the varicose veins, and Sorrells they're just venous malformations.

Yeah. Mine's unique because it's on my trunk, like, specifically,

it's on my on my right pec. Yep. And, it

and it's being fed by an artery. So Okay.

If I'd gotten hit in the chest too hard or if I got, you know,

an opening shock without a parachute harness comes down and it's, like, quite

over it and, you know, the rucksack straps come in, the pocket of the

shoulder with the with the m fourth 2 40 or whatever I'm

shooting. I mean, if I had ruptured that feeding vein

to this AVL, which is literally, like, just under the

skin, Like, it just barely pops out under under my

my pec muscle. It's just like if you had ruptured

that that artery during any of these activities over the

last eighteen and a half years, you would potentially bleed out internally in

minutes. And so that's when I my

darkest days kinda fell on me. So I was like, well, I think I've cheated

death enough. Yeah. I'm gonna go ahead and retire.

So, but being told that you can't that you can't

jump out of airplanes anymore when you're, when you're, you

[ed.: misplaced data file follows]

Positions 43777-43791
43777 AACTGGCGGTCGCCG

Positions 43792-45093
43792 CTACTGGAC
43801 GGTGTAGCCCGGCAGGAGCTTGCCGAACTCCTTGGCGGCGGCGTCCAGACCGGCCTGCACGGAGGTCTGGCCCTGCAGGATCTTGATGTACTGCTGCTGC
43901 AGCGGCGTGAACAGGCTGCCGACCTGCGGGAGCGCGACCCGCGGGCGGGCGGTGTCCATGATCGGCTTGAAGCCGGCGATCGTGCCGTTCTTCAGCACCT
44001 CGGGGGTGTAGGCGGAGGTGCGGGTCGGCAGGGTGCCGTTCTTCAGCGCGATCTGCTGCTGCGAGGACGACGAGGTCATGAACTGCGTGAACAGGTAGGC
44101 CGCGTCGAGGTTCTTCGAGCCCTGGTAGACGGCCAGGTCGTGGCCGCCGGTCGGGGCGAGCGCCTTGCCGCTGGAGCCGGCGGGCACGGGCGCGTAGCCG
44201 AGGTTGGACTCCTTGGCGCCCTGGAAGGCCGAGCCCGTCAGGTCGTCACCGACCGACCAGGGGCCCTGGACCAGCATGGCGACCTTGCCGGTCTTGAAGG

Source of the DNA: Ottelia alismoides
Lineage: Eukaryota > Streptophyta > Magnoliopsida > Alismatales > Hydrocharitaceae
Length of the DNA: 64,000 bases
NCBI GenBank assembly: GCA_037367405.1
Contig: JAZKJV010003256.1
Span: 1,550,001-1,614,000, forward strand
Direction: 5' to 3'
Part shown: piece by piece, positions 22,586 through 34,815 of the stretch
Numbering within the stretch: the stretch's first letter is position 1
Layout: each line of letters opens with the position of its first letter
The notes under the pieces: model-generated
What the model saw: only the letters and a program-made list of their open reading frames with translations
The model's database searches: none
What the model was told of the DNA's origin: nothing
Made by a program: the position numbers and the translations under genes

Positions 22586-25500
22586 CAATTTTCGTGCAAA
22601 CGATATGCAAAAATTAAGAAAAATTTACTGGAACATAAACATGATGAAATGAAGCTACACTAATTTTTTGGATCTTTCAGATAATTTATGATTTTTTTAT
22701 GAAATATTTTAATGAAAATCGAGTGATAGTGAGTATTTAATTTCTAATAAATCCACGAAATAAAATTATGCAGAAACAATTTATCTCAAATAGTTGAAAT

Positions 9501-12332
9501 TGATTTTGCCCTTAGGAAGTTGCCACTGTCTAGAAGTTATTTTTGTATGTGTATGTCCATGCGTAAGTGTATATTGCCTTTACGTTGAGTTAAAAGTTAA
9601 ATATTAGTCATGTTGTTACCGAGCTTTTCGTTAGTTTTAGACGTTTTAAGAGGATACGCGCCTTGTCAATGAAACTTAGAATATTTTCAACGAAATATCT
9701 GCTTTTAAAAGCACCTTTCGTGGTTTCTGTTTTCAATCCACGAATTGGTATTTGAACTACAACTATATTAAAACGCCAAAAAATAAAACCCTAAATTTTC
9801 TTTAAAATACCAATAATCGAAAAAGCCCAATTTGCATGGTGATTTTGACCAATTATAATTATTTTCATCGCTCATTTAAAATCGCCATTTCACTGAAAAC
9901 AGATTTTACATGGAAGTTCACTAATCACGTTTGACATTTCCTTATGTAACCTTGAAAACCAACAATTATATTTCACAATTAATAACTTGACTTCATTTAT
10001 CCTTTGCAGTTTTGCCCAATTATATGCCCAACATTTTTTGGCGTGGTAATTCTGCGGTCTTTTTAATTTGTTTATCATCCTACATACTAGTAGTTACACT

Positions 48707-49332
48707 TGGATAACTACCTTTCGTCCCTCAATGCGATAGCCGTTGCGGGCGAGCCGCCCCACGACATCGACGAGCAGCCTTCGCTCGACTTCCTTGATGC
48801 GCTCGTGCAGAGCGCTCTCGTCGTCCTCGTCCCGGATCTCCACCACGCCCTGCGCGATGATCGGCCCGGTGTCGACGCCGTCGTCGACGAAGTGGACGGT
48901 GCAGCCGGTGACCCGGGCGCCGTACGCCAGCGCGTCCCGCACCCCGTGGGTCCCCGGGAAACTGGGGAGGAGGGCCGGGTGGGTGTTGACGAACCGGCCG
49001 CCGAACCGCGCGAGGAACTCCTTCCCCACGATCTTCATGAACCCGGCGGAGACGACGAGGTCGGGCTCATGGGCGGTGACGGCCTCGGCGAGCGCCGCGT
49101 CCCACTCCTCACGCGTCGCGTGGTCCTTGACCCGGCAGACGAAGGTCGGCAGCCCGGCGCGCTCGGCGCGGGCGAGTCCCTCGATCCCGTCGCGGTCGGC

know, a jump master in an airborne unit, if you can't jump, you

can't jump master. If you can't jump master, you can't lead paratroopers. So

it kinda you know, basically, I had to, you know, I had to roll it

in. So, that was when I went from from

having, you know, growth and development and a plan, and I was gonna,

you know, I was gonna make sergeant major, and I was gonna stay in 26,

27 Jesan, and I was gonna, you know, retire, you

know, between 27 30 years of service depending on how high up I

got. Went to being

Bye. Yeah. We're done we're done with you. So, like, here here's your

retirement check. Here's your here's your VA benefits. You know, go

have a good life. Do whatever. And I'm just like, what

will I do now? I don't know what to do. Like, what can I

do? So it it just really was a hard

transition for me seeing that I wasn't ready

to take a knee, face out, and drink water, and then, you know, find something

else. It was I was pretty much retired. Mhmm. I did

not choose literature than if I continue to do it, I was gonna be riding

the desk. Right. Up at fourth special forces

command doing, you know, school with NCO or something like